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10.02.2017 - Voice of CA presents - Updates
Friday, February 10, 2017

I. Headlines Today    

  1. Press Release: Pradhan Mantri Garib Kalyan Deposit Scheme (PMGKDS), 2016 - Govt. decides to allow declarants to make deposits on one or more occasions in said scheme  (Click for detail)
  2. Government Hopeful of passing GST Bills In Second Leg of Budget Session  (Click for detail)
  3. GSTN rejects CAG’s request to name auditor, do an extra audit  (Click for detail)
  4. Govt. keeps interest rates unchanged for small savings schemes in fourth quarter  (Click for detail)
  5. Modi's gift to property buyers! First house on 20-year loan to cost Rs 2.4 lakh less  (Click for detail)
  6. ICAI plans representation before govt over penalty proposal  (Click for detail)
  7. Your ATM card can provide you insurance up to Rs 10 lakh: 5 things to know  (Click for detail)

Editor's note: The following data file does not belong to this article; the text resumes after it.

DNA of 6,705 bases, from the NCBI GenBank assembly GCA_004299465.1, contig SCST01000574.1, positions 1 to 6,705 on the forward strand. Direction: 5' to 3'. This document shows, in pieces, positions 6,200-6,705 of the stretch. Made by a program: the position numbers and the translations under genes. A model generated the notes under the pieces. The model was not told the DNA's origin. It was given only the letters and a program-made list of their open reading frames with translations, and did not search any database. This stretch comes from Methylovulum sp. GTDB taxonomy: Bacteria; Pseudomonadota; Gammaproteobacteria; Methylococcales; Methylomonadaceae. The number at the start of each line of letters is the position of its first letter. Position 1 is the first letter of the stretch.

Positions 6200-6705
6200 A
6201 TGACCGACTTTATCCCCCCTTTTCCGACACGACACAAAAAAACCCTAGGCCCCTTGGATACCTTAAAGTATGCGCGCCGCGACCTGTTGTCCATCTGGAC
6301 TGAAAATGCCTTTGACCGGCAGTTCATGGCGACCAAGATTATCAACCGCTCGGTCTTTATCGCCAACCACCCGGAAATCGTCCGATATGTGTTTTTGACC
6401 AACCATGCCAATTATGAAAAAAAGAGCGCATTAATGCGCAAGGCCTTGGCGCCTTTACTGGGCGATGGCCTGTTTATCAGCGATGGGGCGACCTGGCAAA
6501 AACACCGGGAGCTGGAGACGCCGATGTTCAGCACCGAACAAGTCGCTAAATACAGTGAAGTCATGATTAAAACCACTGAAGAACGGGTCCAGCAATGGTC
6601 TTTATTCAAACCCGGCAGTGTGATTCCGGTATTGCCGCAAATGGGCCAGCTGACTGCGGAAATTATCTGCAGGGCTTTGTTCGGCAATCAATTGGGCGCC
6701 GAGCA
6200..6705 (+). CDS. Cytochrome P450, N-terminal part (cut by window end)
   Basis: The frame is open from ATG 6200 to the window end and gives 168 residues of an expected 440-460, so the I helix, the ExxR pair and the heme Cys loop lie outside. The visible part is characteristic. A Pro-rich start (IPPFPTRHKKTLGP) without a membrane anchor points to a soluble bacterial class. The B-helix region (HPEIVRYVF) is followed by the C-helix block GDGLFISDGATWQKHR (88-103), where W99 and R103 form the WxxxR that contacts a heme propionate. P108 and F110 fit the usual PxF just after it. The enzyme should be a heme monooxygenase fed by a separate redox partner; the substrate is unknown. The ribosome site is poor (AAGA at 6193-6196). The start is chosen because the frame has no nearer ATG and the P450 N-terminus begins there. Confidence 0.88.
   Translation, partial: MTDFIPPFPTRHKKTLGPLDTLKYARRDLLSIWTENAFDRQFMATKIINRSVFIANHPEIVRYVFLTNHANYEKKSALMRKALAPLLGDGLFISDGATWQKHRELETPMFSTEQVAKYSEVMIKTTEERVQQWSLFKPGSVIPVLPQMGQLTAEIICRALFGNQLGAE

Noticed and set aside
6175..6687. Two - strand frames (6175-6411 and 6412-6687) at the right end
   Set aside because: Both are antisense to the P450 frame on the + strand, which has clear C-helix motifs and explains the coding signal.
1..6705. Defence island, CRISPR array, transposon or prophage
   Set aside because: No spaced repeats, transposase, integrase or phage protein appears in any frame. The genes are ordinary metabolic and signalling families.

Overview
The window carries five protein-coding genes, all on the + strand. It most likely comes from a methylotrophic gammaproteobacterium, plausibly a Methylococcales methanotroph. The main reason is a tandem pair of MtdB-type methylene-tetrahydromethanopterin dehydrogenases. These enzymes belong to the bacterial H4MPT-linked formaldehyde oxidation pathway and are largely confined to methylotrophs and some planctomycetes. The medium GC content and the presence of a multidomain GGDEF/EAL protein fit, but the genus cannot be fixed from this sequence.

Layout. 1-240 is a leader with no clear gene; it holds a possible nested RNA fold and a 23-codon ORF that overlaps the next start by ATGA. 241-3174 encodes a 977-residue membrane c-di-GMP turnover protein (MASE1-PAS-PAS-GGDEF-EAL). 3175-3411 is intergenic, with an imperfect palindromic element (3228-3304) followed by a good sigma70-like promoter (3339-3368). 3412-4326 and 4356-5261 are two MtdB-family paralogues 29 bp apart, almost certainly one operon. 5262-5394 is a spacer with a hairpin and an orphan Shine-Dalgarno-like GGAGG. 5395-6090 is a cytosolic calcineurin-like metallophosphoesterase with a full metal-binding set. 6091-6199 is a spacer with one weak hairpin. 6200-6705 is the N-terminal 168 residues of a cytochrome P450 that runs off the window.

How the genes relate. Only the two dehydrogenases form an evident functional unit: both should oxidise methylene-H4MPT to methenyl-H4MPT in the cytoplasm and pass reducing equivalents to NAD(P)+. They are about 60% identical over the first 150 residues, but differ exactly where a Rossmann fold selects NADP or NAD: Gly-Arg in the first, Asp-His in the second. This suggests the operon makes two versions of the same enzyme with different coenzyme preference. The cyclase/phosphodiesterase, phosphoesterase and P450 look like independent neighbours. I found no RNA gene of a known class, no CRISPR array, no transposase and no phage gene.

II.  Direct Taxes Case Laws: 

1.  Pr. CIT Vs. M/s Quark Media House India Pvt. Ltd., I.T.A. No. 110/2016, Date of Order: 24.01.2017, High Court of Punjab & Haryana

Whether AO can invoke provisions of section 55A of the Income Tac Act,1961 to determine FMV of the capital asset sold, for computing “Full Value of Consideration” as mentioned u/s 48 of the Act?

Held: No

Brief Facts:
The assessee transferred a piece of land and the building constructed thereon, for a consideration of Rs.25.10 crores by a sale deed dated 29.04.2005 to M/s Quark City India Pvt. Ltd., which is a part of the same group of companies i.e. Quark group. The AO ascertain the fair market value of the land and building at Rs.70.08 crore by appointing a DVO u/s 55A of the act. The AO observed that the price mentioned in the sale deed was not as per the market value and this was in view of the relationship between the parties. Accordingly, the AO for calculating capital gains, valued the property at Rs.70,08,70,000/- after considering in detail the nature of the property and other expenses of sale.